Teacher of Year, Instructor of Year and Cora Lee Graham Teacher of Freshmen awards
By EDWIN SMITH | May 9, 2015
The College of Liberal Arts at the University of Mississippi recognized three faculty members Saturday (May 9) for their excellence in teaching.
The Liberal Arts Outstanding Teacher of the Year award went to Kathryn McKee, McMullan associate professor of Southern Studies and associate professor of English. Hilary Becker, assistant professor of classics, was given the Cora Lee Graham Award for Outstanding Teaching of Freshmen. The Liberal Arts Outstanding Instructor of the Year honor was presented to Karen Forgette, core instructor for the Department of Writing and Rhetoric.
Each recipient was recognized at the College’s commencement, presented a plaque and $1,000. Her name was also added to an award plaque in the dean’s office.
“We commend this year’s recipients for their outstanding dedication to teaching and service to our students. These awards symbolize the importance of teaching excellence to the College’s mission,” said Rich Forgette, interim dean of the College of Liberal Arts and professor of political science.
Each recipient reflected upon the meaning of her selection for the prestigious honors.
“I was delighted,” McKee said. “Many fine colleagues and good friends have won it in the past, and I’m humbled to join their company. Teaching well is the most important part of my job; class is the most important part of my work day.”
Becker said she was pleased and honored that her students and the College had chosen to recognize her for her commitment to teaching.
“While at UM, I have been able to create many opportunities for students to learn about the ancient world in context, whether that is taking students to Rome to excavate, taking students to museums and galleries in New York City or providing opportunities in different classes for students to work with Greek and Roman objects from our University Museum,’” Becker said. “Whether those encounters take place locally, nationally or internationally, they contribute to what’s happening in the class but also contribute to the students’ intellectual growth.”
Winning her teaching award makes Karen Forgette, who joined the faculty 10 years ago, feel more connected than ever to the university and those who have walked there in the past two centuries.
“UM has so many outstanding teachers, and I am delighted to be associated with them,” she said. “This honor is especially gratifying to me because I truly enjoy my job. Working with young writers is like having a window into the future, and I am continually delighted and often amazed at the creativity and innovation of the next generation.”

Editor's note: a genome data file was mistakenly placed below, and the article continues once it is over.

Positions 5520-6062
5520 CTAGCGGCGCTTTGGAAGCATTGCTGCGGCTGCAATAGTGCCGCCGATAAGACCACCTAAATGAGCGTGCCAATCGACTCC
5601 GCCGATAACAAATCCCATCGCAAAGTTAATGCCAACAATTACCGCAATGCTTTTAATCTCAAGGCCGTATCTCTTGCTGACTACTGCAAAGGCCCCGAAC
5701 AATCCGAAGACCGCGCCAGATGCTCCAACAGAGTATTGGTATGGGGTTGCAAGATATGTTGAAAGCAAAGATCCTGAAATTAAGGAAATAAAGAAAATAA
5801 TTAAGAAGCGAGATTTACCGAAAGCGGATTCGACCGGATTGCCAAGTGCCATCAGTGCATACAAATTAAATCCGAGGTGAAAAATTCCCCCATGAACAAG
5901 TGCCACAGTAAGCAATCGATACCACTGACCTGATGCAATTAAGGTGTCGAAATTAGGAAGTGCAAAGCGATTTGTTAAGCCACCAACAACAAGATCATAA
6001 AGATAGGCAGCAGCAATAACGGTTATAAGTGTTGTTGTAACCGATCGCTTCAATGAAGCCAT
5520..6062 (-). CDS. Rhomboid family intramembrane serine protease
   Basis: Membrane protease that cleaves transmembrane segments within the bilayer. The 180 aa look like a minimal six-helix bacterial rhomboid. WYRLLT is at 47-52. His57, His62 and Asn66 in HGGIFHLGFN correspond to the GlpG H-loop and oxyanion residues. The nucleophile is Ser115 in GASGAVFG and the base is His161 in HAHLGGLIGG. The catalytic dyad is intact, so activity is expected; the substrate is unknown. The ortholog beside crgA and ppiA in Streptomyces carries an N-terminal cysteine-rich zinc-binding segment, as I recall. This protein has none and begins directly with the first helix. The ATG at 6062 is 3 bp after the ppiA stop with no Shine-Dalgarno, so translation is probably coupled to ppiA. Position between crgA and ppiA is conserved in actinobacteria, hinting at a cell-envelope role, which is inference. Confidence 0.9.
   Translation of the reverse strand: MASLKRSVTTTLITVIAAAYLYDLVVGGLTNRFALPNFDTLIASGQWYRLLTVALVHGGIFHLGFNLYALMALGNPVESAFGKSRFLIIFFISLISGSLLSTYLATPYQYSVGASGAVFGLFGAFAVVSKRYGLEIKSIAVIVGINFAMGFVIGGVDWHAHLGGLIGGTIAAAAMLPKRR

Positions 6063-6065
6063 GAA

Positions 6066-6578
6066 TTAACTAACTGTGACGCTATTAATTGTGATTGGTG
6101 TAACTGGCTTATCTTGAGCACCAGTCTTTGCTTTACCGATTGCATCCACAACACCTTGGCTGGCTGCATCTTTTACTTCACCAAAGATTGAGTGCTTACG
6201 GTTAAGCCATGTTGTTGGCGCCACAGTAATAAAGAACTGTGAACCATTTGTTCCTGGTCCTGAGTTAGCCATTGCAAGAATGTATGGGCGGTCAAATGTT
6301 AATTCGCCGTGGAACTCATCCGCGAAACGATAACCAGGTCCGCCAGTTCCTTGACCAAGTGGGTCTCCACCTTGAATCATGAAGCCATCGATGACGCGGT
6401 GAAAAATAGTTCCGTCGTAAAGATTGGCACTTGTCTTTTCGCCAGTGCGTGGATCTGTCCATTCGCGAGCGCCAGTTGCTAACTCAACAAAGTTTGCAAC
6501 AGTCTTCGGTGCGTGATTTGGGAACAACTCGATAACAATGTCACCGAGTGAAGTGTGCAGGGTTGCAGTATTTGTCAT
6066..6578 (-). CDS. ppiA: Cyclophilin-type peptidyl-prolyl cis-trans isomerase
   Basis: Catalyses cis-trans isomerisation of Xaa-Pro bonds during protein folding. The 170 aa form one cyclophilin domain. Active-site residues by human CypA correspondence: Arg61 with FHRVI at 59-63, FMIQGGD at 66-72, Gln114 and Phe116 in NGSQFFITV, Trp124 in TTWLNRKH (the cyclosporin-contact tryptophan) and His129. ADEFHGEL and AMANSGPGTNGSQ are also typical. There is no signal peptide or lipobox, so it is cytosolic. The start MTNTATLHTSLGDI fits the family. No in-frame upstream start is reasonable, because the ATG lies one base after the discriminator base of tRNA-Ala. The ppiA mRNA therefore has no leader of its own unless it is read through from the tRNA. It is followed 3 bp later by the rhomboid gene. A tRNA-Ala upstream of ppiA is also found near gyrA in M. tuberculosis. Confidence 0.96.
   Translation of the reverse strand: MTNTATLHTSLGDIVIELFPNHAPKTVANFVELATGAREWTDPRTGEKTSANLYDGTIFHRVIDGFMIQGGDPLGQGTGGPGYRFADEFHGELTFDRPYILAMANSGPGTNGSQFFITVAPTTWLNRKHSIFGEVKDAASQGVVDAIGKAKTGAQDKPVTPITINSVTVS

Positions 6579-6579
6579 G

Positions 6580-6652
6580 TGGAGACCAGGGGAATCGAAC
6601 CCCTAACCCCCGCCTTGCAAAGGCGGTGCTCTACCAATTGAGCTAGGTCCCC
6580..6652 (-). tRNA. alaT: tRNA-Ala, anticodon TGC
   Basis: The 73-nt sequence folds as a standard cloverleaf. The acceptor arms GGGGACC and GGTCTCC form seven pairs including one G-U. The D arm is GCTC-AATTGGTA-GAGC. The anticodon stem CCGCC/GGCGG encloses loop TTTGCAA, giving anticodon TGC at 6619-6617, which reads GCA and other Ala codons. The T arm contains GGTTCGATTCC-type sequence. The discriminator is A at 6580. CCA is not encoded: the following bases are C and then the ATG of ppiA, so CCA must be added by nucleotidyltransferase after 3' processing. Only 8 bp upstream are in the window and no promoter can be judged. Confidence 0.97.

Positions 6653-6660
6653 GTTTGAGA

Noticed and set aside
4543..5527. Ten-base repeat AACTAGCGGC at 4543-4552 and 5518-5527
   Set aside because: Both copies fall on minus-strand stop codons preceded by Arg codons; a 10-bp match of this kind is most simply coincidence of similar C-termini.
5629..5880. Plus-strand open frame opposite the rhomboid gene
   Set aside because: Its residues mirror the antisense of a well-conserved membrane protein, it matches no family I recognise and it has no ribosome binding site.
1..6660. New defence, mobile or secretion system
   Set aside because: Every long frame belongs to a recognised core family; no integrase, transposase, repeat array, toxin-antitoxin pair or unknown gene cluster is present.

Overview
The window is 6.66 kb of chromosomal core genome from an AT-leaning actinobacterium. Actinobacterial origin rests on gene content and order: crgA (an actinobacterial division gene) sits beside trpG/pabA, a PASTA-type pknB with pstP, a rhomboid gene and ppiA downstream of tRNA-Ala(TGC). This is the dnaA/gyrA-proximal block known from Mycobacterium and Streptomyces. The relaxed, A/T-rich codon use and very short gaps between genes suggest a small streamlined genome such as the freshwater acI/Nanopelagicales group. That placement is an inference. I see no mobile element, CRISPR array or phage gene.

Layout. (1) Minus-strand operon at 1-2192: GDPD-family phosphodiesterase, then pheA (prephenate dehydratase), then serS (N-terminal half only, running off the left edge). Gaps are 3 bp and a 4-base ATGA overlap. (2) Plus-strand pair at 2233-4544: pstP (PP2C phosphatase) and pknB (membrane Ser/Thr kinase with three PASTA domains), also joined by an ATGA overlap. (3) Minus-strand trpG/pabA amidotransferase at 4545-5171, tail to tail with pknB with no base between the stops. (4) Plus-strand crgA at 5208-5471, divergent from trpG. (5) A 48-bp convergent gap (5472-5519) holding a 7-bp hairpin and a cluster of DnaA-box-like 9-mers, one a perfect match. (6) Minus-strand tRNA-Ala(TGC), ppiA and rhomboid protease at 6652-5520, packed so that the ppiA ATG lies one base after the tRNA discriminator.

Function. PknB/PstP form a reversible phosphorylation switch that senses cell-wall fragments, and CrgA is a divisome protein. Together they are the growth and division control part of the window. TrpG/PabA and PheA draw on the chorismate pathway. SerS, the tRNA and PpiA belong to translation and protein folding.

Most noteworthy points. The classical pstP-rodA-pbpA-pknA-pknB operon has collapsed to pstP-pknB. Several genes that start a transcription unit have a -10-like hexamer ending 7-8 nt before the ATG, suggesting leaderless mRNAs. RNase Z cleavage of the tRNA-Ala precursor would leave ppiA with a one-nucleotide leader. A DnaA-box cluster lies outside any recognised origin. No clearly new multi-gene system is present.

All three honorees have earned advance degrees from the University of North Carolina-Chapel Hill. Becker was a 2004 Fulbright Scholar and a research fellow in Ohio last summer. McKee won the Cora Lee Graham Award and the Mississippi Humanities Council Humanities Teacher of the Year award for the UM campus in 2001.
Criteria for the awards include excellence of class instruction, intellectual stimulation of students, and concern for students’ welfare. Administrators said all the honorees are worthy of the recognition of their success.
“Dr. McKee is a consummate English professor, who received the highest accolades from her students, and who has the respect and admiration of her colleagues in the English department,” said Ivo Kamps, chair and professor of English. “She is well-known for teaching rigorous, well-organized classes in 19th- and 20th-century American literature that inspire graduate students and undergraduates alike.”
Molly Claire Pasco-Pranger, chair and associate professor of classics, said Becker is one of the most enthusiastic and dedicated teachers she’s ever worked with.
“She is unstintingly generous in giving extra attention to those who are struggling, but spends just as much time encouraging and mentoring those who are thriving to push themselves to places they didn’t know they could go,” she said. “It goes without saying that she knows her stuff, and knows it well. She has taught at least a dozen different classes in her three years at the university, and is as strong a teacher of Latin as she is of her specialty courses in Roman and Etruscan art and archaeology.”
Similar praises for Karen Forgette came from Robert E. Cummings, chair of writing and rhetoric and associate professor of English.
“Students are asked to work hard in her classes, and she pushes them to find new writing capabilities,” Cummings said. “But the fact that they see the benefit and realize their gains quickly enough to record their gratitude at the end of the semester is a testament to her dedication and effectiveness. Students leave her classroom motivated and inspired to continue their development as college writers.”
Founded in 1848, the College of Liberal Arts is the oldest and largest division of the University of Mississippi. For more information about the College, visit http://libarts.olemiss.edu.